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Musical glimpses – Hugo, Stevens, Baudelaire

I stumbled on this bit of Victor Hugo in a book on nineteenth century French poetry[1]:

Sara, belle d’indolence
……….Se balance
Dans un hamac, au-dessus
Du bassin d’une fontaine
……….Toute pleine
D’eau puisée à l’Ilyssus ;

Et la frêle escarpolette
……….Se reflète
Dans le transparent miroir
Avec la baigneuse blanche
……….Qui se penche,
Qui se penche pour se voir …

My first thought was simply how lovely this is; it makes you wish English could dance in rhyme as easily as French can. My second was how like a lot of Wallace Stevens it is – the Wallace Stevens of … Continue Reading

A tiny metrical detail in “The Idea of Order at Key West”

The detail that struck me is me in the second stanza of this poem:

The sea was not a mask. No more was she.
The song and water were not medleyed sound
Even if what she sang was what she heard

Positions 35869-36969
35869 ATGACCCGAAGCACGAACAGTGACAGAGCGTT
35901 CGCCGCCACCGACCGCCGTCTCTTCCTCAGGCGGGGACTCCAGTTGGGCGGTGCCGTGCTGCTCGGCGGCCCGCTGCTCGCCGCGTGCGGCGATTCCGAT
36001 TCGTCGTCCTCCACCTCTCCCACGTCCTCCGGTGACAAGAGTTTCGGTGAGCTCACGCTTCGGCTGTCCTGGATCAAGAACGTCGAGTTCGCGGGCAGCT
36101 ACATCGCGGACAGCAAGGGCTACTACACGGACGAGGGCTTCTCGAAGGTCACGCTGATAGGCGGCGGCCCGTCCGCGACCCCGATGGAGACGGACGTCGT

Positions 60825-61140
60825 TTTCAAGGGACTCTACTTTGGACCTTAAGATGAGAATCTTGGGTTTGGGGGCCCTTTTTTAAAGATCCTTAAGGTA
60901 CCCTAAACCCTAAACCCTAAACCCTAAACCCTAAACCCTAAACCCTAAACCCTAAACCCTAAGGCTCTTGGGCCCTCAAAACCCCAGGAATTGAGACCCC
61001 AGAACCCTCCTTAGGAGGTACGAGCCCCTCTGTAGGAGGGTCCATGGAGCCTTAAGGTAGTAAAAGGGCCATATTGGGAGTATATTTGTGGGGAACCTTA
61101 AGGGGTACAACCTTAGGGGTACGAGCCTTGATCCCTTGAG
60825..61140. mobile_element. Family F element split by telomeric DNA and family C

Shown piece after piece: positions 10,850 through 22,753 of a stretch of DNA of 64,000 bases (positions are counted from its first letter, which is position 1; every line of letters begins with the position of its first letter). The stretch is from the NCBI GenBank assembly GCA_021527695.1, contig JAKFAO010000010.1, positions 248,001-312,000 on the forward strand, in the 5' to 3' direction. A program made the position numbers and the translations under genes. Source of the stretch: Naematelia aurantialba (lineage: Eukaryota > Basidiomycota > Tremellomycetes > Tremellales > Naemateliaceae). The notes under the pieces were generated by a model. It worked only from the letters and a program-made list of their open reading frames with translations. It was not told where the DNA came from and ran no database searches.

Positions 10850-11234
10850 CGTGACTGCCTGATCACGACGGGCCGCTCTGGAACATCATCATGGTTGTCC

Since what she sang was uttered word by word.
It may be that in all she sang there stirred
The grinding water and the gasping wind;
But it was she and not the sea we heard.

Expressing the iambic rhythm in your reading necessitates almost unnaturally heavy stresses on the first syllable of “Even” in line 3 of the stanza and on “may” and “all” … Continue Reading

Wallace Stevens, “The Load of Sugar-Cane”

I don’t know Wallace Stevens’s work well but I want to make a few simple comments on “The Load of Sugar-Cane” – a slight piece but one that is weirdly haunting. You can find the text at http://en.wikipedia.org/wiki/The_Load_Of_Sugar-Cane .

One thing that keeps you rereading it is the elusiveness of the tone. From the start the poem gives off completely contradictory signals in this regard. After the prosaic, factual title the first two lines are both extremely and self-consciously beautiful in their sound patterning:

The going of the glade boat
Is like water flowing.

They can seem almost to beg you … Continue Reading

Wallace Stevens, “Fabliau of Florida”

Do other people find this poem as haunting as I do? I don’t know how I’d begin to persuade anyone who didn’t instantly feel its beauty that it really is an extraordinary piece of writing. In a sense it’s not much more than the evocation of a scene which a more ordinary description might present more clearly. The pleasure it gives me seems to me to have two essential sources. One is the near perfection of its phrasing and timing, giving a feeling of almost animal rightness to its … Continue Reading